How Georgia Tech is using GPS technology to improve performance

September 29, 2018 Atlanta - Georgia Tech quarterback TaQuon Marshall (16) dives into the endzone for a touchdown in the first half at Bobby Dodd Stadium on Saturday, September 29, 2018.  HYOSUB SHIN / HSHIN@AJC.COM



September 29, 2018 Atlanta - Georgia Tech quarterback TaQuon Marshall (16) dives into the endzone for a touchdown in the first half at Bobby Dodd Stadium on Saturday, September 29, 2018. HYOSUB SHIN / HSHIN@AJC.COM

Picture a football player coming back from a torn knee ligament. To judge whether he’s ready to get back on the field, the standard evaluation might entail a medical examination and testing, observing a player in practice and in specific drills to test the stability of the knee and asking for the player’s input.

Georgia Tech coach Geoff Collins now has one more technological method in his quiver that can offer useful feedback – wearable GPS devices that can measure how fast a player is running, how often and quickly he is changing direction, accelerating, decelerating and a multitude of other actions.

“If you take one of those guys and you go and you look at the numbers, (and) he’s doing 20 high-speed change of directions to the left but he’s only doing two high-speed change of directions to the right, that leg isn’t strong enough yet to be able to plan and accelerate, or he doesn’t have confidence in it,” said Ryan Horton, Tech’s director of applied sports science, a new position created by Collins. “Either way, that guy’s not ready to be back in live action yet.”

It’s only one usage of the Catapult system that the athletic department has purchased for Collins’ team. Collins used it in his two seasons at Temple, where Horton was an assistant strength and conditioning coach. At Tech, Horton will continue to work with players in the weight room with head strength and conditioning coach Lewis Caralla, but in his new role, his job will be to get as much out of the technology as possible.

“The position here is allowing me to focus more on the sport science side of it,” Horton told the AJC. “It’s freeing me up to dive deeper into stuff, because the rabbit hole goes as far as you want.”

As is the case with other aspects of the team, Tech is playing catchup in utilizing Catapult, which captures more than 1,000 data points per second from each athlete. No fewer than nine other ACC teams use it or a similar system. (Former Tech coach Paul Johnson looked into a GPS system as early as 2015, but the budget could afford four or five units, he said then, and the staff decided to pass. Tech was able to purchase a comprehensive system for the Yellow Jackets this time around.)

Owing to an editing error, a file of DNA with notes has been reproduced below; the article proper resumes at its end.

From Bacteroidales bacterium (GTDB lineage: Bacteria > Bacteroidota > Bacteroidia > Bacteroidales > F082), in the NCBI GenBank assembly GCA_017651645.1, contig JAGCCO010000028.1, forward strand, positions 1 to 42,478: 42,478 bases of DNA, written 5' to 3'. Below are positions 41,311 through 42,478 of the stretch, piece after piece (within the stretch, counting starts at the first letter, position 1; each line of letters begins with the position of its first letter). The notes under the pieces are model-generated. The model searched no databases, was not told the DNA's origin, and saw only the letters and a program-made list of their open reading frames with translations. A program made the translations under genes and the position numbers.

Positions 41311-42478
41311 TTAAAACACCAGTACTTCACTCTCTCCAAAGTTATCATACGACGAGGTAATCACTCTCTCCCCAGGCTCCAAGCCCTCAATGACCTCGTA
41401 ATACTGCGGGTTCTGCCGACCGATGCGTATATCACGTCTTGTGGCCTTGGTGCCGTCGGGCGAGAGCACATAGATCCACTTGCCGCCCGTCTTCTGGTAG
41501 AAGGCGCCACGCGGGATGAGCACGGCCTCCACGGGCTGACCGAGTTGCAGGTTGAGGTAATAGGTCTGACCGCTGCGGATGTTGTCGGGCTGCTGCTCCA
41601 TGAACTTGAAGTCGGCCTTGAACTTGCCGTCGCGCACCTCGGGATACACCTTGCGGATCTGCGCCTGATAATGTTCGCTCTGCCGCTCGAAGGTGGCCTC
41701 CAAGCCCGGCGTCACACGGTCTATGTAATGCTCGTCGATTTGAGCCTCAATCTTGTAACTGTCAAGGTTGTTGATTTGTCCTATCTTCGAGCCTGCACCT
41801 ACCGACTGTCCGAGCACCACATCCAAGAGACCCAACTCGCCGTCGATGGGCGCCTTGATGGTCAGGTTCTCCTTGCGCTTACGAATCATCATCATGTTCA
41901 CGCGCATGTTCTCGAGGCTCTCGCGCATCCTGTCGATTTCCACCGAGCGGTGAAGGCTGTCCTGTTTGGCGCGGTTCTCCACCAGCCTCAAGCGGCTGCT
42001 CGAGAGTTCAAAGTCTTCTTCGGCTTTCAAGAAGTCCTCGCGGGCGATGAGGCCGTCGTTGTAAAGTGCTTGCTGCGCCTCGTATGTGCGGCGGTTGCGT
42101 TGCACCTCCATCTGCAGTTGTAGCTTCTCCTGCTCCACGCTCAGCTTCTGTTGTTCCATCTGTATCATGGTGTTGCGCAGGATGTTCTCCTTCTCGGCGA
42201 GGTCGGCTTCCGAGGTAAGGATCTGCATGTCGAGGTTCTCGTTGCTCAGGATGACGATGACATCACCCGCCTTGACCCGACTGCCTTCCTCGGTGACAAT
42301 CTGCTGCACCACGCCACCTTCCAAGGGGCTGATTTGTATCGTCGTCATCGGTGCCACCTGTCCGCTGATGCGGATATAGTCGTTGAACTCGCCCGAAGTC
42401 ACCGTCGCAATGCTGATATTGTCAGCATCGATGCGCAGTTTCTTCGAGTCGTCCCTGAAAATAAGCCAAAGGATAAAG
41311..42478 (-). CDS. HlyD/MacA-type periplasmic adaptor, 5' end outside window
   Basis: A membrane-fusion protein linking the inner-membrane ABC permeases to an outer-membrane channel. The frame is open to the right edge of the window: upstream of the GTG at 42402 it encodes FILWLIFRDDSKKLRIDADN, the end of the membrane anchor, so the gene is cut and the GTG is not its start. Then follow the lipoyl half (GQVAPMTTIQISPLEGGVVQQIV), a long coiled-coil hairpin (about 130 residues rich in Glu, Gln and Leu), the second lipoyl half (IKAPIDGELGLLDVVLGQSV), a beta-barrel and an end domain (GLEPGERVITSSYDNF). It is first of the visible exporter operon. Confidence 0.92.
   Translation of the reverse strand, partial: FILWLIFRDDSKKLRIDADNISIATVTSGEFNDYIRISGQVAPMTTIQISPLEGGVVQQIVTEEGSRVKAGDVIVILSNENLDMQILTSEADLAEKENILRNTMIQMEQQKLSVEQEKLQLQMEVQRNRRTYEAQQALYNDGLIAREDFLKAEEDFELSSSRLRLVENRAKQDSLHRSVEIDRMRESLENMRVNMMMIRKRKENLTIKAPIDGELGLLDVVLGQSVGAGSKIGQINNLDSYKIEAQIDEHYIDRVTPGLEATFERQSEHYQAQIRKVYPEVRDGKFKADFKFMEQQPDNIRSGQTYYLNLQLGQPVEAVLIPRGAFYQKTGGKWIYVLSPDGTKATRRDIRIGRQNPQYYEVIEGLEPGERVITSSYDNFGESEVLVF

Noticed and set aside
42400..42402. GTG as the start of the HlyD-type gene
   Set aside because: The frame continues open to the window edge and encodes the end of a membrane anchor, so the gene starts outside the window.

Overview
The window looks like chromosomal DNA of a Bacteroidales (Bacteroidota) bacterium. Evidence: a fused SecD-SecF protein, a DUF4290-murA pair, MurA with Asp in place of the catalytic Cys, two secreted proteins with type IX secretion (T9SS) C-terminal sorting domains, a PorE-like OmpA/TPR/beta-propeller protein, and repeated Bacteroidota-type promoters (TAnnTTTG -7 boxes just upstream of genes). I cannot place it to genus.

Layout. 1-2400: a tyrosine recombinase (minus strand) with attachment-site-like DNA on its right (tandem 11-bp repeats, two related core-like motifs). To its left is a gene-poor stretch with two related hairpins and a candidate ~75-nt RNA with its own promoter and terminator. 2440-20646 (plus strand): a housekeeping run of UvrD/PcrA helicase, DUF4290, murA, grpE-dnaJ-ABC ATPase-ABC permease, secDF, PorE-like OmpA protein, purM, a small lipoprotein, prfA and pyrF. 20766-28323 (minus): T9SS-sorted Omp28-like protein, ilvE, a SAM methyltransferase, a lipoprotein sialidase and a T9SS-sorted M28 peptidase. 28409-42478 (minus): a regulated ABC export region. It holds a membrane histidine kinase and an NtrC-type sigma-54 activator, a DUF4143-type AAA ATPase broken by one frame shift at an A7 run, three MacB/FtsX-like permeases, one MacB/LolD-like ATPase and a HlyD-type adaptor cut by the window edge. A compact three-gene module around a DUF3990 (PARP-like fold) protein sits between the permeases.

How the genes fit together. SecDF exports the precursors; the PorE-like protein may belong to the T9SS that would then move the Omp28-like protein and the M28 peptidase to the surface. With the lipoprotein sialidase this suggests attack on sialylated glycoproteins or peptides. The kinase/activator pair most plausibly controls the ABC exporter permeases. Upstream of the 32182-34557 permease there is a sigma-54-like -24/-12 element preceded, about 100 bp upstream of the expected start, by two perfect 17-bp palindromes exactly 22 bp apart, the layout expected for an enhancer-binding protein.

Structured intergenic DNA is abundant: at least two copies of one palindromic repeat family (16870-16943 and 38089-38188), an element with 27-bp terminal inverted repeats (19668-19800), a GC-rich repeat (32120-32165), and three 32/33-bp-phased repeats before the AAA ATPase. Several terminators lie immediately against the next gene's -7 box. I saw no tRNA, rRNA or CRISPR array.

But Horton said that, at Temple, the staff was using Catapult “almost as much as, if not more than, anybody in the country,” and he wants to dig even deeper with it at Tech.

“Whether it is researching hamstring (injury) correlations to high-speed velocity running or whether it is different things with change of direction with return-to-play athletes and how to bring guys back from ACL injuries or hamstring injuries or anything like that, and just take it as far as the science will allow us to take it,” Horton said.

The idea is to improve player health, safety and performance. Horton has Collins’ full backing. Horton said that the coach is “extremely” plugged into the Catapult data and open-minded to finding and using new applications for the data.

“It’s something we go over every day, every single day,” Horton said.

With it, Horton can monitor players’ workload in real time and individualize practice plans to ensure players aren’t overloaded in practice, which can limit their game performance or put them at greater risk of injury. Players can check their own numbers and get a sense of their performance in comparison to teammates or their past efforts.

Horton can look to see if a particular player’s numbers are down, perhaps because of a hidden injury or another issue. Data collected from games – players wear tracking devices a little bigger than a credit card, either in a slot on their shoulder pads or in a harness – is “the most important number that we can get the whole year,” Horton said, and dictates training plans.

The Catapult monitoring devices that Georgia Tech players wear during workouts and games. Catapult devices contain gyroscopes and accelerometers.

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With that data, Horton said, coaches can more deeply understand what movements each position repeats most frequently and can design strength and conditioning programs accordingly.

“If a linebacker is going to have to be able to change direction ‘X’ amount of times, we want to start making sure that they’re changing direction (in training) and we’re progressing them to be able to do those exact things that they’re going to do based on the position they play,” he said.

Also, it gives the staff a more precise method of preparing players for the season and the preseason. Typically, teams undergo a conditioning test prior to the start of the preseason – completing a certain number of sprints in a certain amount of time.

“But at the end of the day, that’s kind of an arbitrary number,” he said.

The Catapult system has a formula that it uses to boil down a player’s labors into a single number called player load. The staff now knows the precise workload numbers that team members will be hitting on the first week of camp. With that knowledge, the offseason program can be designed to get players to be hitting those numbers when the summer ends.

Horton plans to reach out across the institute to faculty who can help him dig into his data and burrow into his rabbit hole.

“I’ll try to get as far down as I can,” he said.